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Publication - Professor Tom Gaunt

    Epigenome-wide association study of body mass index, and the adverse outcomes of adiposity


    Wahl, S, , Richmond, RC, Ala-Korpela, M, Gaunt, T, Smith, GD & Relton, CL, 2017, ‘Epigenome-wide association study of body mass index, and the adverse outcomes of adiposity’. Nature, vol 541., pp. 81-86


    Overweight and obesity affect ~1.5 billion people worldwide, and are major risk factors for type-2 diabetes (T2D), cardiovascular disease and related metabolic and inflammatory disturbances.1,2 Although the mechanisms linking adiposity to its clinical sequelae are poorly understood, recent studies suggest that adiposity may influence DNA methylation,3-6 a key regulator of gene expression and molecular phenotype.7 Here we use epigenome-wide association to show that body mass index (BMI, a key measure of adiposity) is associated with widespread changes in DNA methylation (187 genetic loci at P<1x10-7, range P=9.2x10-8 to 6.0x10-46; N=10,261 samples). Genetic association analyses demonstrate that the alterations in DNA methylation are predominantly the consequence of adiposity, rather than the cause. We find the methylation loci are enriched for functional genomic features in multiple tissues (P<0.05), and show that sentinel methylation markers identify gene expression signatures at 38 loci (P<9.0x10-6, range P=5.5x10-6 to 6.1x10-35, N=1,785 samples). The methylation loci identified highlight genes involved in lipid and lipoprotein metabolism, substrate transport, and inflammatory pathways. Finally, we show that the disturbances in DNA methylation predict future type-2 diabetes (relative risk per 1SD increase in Methylation Risk Score: 2.3 [2.07-2.56]; P=1.1x10-54). Our results provide new insights into the biologic pathways influenced by adiposity, and may enable development of new strategies for prediction and prevention of type-2 diabetes and other adverse clinical consequences of obesity.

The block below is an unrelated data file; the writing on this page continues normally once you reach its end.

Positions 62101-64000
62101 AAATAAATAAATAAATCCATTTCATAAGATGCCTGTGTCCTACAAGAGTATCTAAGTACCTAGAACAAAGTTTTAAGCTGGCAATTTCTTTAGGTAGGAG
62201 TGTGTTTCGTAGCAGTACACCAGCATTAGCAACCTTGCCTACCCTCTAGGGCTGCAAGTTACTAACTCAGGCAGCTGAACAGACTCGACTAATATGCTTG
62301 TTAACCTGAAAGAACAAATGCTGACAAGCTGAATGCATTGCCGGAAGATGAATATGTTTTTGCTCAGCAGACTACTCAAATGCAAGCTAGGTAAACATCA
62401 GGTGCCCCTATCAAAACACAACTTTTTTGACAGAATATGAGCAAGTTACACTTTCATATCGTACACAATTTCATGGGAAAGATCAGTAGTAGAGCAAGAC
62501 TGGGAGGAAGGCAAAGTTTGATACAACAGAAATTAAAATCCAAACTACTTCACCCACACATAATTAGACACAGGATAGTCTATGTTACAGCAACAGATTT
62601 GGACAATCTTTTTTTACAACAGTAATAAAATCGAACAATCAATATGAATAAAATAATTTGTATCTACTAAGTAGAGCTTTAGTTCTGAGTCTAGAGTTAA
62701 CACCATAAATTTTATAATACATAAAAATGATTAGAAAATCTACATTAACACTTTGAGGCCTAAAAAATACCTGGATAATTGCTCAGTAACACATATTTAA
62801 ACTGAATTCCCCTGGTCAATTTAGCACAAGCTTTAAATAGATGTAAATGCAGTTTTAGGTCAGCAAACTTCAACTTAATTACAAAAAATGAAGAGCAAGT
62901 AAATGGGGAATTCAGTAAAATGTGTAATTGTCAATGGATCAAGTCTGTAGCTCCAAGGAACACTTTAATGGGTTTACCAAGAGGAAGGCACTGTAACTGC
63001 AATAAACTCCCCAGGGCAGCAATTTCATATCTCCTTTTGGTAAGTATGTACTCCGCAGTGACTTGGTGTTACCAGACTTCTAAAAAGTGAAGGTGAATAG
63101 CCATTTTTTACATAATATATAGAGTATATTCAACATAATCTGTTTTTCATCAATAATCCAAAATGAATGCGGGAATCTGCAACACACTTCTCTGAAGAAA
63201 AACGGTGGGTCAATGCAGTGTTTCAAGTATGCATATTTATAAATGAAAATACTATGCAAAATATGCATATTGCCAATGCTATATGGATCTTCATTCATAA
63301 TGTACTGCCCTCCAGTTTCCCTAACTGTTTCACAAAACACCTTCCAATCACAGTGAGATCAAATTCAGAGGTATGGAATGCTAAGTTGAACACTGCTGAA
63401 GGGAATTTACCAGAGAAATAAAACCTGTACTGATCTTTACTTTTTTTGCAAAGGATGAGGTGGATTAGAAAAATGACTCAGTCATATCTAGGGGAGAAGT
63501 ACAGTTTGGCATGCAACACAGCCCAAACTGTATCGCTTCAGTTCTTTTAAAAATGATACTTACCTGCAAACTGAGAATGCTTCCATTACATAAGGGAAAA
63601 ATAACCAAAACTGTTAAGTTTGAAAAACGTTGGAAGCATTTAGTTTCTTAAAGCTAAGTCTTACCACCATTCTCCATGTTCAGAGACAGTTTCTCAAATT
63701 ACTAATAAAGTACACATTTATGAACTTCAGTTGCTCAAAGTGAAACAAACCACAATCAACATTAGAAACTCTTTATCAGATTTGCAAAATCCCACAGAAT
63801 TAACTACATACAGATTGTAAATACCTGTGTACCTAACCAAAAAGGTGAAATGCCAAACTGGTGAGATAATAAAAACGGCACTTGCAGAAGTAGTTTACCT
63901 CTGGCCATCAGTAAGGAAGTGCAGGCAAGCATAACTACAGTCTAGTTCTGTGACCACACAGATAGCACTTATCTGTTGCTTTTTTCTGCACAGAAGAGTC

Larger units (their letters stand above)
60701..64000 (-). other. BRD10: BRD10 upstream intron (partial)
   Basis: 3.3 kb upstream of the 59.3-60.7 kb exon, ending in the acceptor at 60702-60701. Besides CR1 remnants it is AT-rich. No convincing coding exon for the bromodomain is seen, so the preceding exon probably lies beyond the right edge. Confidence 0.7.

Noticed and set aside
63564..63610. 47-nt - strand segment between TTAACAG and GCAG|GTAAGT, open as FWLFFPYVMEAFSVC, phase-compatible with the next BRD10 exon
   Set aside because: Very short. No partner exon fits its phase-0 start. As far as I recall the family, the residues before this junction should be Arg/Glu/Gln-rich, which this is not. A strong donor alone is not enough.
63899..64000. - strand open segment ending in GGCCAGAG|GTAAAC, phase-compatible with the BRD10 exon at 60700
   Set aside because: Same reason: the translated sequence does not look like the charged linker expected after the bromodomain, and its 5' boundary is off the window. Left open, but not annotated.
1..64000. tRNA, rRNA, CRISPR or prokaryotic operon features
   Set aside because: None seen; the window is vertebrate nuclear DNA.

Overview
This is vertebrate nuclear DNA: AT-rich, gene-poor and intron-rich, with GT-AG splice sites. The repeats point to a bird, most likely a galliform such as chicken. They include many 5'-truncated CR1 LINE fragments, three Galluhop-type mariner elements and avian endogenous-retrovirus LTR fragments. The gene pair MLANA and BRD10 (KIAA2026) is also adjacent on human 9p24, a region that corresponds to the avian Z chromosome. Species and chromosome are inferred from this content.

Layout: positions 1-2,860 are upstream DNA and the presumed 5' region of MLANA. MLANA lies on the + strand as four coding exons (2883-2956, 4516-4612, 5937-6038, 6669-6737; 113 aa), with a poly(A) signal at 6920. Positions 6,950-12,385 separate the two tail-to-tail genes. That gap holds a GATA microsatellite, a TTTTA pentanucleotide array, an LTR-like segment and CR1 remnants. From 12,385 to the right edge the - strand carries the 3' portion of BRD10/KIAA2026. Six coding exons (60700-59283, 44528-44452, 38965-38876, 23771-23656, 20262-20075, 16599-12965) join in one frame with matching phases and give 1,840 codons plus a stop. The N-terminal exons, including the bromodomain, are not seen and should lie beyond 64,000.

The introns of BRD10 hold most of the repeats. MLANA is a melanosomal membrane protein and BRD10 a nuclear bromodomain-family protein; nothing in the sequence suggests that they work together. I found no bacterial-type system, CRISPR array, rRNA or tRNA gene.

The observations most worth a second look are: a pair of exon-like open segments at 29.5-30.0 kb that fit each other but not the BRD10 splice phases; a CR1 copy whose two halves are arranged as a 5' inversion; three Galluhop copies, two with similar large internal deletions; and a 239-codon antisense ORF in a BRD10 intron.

Full details in the University publications repository